Tort law involves private party civil liabilities. The plaintiff that succeeds with a tort suit will recover the actual damages they have suffered, known as the compensatory damages. Depending on the circumstances of the case, these damages can be for direct harms, including physical injuries, medical expenses, and lost pay. Also, intangible harms can be awarded compensatory damages (such as emotional distress). In your personal injury claim , it is important that you understand the distinct differences between punitive and compensatory damages – especially since not all claims qualify for punitive damages.
Compensatory damages include tangible and intangible losses. Just as the name implies, these damages are meant to compensate you for your losses. Tangible damages can include:
- Property damage
- Past, current, and future medical expenses
- Past, current, and future lost wages
Intangible damages are those that cannot be presented with a receipt or proven outright, but are still a damage that you have encountered because of the other party’s negligence. These intangible damages can include:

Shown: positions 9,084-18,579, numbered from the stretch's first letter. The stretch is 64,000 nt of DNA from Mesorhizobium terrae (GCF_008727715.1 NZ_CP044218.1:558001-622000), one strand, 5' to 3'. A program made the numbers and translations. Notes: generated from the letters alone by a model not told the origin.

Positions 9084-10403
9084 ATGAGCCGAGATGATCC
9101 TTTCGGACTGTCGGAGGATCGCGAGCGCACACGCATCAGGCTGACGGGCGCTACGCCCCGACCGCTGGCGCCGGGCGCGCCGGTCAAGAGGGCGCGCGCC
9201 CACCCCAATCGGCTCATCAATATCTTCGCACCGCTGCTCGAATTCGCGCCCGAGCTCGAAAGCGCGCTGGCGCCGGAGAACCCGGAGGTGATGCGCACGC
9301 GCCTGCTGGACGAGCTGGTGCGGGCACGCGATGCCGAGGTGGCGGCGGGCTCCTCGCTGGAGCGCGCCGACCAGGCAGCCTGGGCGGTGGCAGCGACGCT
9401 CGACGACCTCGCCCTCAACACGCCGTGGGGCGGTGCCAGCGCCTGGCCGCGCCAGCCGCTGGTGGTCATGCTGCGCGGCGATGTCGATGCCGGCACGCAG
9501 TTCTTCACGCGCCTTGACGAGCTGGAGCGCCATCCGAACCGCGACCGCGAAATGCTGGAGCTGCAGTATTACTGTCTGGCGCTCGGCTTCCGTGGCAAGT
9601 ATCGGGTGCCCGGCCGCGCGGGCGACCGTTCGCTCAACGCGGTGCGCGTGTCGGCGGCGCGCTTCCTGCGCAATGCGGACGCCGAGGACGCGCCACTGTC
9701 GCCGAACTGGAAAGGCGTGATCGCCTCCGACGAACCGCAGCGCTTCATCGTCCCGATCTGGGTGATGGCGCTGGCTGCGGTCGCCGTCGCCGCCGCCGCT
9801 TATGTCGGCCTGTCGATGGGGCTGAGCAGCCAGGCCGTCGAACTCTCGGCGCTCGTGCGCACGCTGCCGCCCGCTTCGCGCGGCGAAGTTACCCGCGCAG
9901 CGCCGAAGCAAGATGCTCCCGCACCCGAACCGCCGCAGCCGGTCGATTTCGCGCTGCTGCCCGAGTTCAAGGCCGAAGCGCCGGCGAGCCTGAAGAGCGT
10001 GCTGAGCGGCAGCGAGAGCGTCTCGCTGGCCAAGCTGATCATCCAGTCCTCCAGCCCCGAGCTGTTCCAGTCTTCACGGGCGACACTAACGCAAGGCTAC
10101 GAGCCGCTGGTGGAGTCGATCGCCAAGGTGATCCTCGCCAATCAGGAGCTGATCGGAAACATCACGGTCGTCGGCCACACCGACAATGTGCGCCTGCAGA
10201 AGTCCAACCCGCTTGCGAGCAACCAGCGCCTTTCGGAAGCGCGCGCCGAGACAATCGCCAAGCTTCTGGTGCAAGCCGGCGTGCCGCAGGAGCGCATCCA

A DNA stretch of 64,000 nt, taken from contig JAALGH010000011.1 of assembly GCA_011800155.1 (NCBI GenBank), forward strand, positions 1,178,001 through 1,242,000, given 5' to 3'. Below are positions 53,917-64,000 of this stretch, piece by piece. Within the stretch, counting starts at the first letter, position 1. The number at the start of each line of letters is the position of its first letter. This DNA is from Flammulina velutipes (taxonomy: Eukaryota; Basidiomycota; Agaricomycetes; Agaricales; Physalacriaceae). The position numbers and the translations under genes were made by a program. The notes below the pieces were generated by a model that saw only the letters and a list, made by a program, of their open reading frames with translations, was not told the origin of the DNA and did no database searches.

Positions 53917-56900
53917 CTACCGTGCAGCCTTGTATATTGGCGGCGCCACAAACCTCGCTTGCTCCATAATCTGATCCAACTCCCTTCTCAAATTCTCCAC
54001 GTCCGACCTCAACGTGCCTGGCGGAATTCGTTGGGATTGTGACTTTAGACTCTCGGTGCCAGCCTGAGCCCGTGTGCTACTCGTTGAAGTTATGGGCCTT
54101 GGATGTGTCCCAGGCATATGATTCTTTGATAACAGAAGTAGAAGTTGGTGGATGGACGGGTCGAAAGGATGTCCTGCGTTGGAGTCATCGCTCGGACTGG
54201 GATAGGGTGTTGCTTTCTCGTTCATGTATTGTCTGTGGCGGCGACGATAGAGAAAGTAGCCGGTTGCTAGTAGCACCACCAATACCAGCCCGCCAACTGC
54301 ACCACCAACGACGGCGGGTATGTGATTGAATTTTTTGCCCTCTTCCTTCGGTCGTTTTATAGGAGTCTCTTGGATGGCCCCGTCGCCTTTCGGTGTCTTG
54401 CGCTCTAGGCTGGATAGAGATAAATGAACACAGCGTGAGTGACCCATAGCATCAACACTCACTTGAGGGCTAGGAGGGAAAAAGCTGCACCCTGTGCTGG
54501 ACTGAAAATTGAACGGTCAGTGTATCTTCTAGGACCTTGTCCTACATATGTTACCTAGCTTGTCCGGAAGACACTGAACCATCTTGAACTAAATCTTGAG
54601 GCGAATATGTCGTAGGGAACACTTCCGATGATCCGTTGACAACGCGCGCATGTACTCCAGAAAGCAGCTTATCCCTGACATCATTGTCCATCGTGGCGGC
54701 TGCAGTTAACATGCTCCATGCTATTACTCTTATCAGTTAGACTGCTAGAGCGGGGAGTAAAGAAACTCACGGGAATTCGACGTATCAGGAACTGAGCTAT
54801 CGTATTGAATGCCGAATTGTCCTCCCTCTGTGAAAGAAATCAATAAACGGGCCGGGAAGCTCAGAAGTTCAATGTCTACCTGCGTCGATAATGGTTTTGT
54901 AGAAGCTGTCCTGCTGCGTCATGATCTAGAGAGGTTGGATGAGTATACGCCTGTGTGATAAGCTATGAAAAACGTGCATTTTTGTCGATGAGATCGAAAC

- Loss of enjoyment of life
- Pain and suffering
- Emotional distress
- Loss of consortium or damage to a relationship with spouse or children
Compensatory damages (both intangible and tangible) are the most commonly awarded type of damage. It is imperative these damages are calculated accurately so that no costs are overlooked. While past expenses are easy to calculate, the task of calculating future expenses requires experience handling civil liability claims and may even require testimony from medical and accounting experts.
Punitive damages are not as common in tort claims. Instead, these damages are used to punish the negligent party for their behavior. The courts feel that if a person is required to pay a large sum of money for their behavior, not only will it deter them from doing the same acts in the future, but it will deter others.Punitive damages are typically awarded in car accident cases where the driver was drinking and driving. Because a DUI is illegal, the driver will pay punitive damages as their penalty as well as compensatory damages. Punitive damages are not based on your losses; instead, the court will determine an amount that they feel serves as an adequate punishment for the defendant’s actions.Most importantly, the defendant must demonstrate a willful disregard for the health and safety of others to be required to pay punitive damages.
Ask Us About Your Compensation
Compensation is not a one-size-fits-all situation. The circumstances and specific losses of your case will determine how much your claim is worth. Meet with the Daytona attorneys at Vasilaros | Wagner to explore your compensation options. You can contact us online or call 386-777-7777 to schedule a consultation.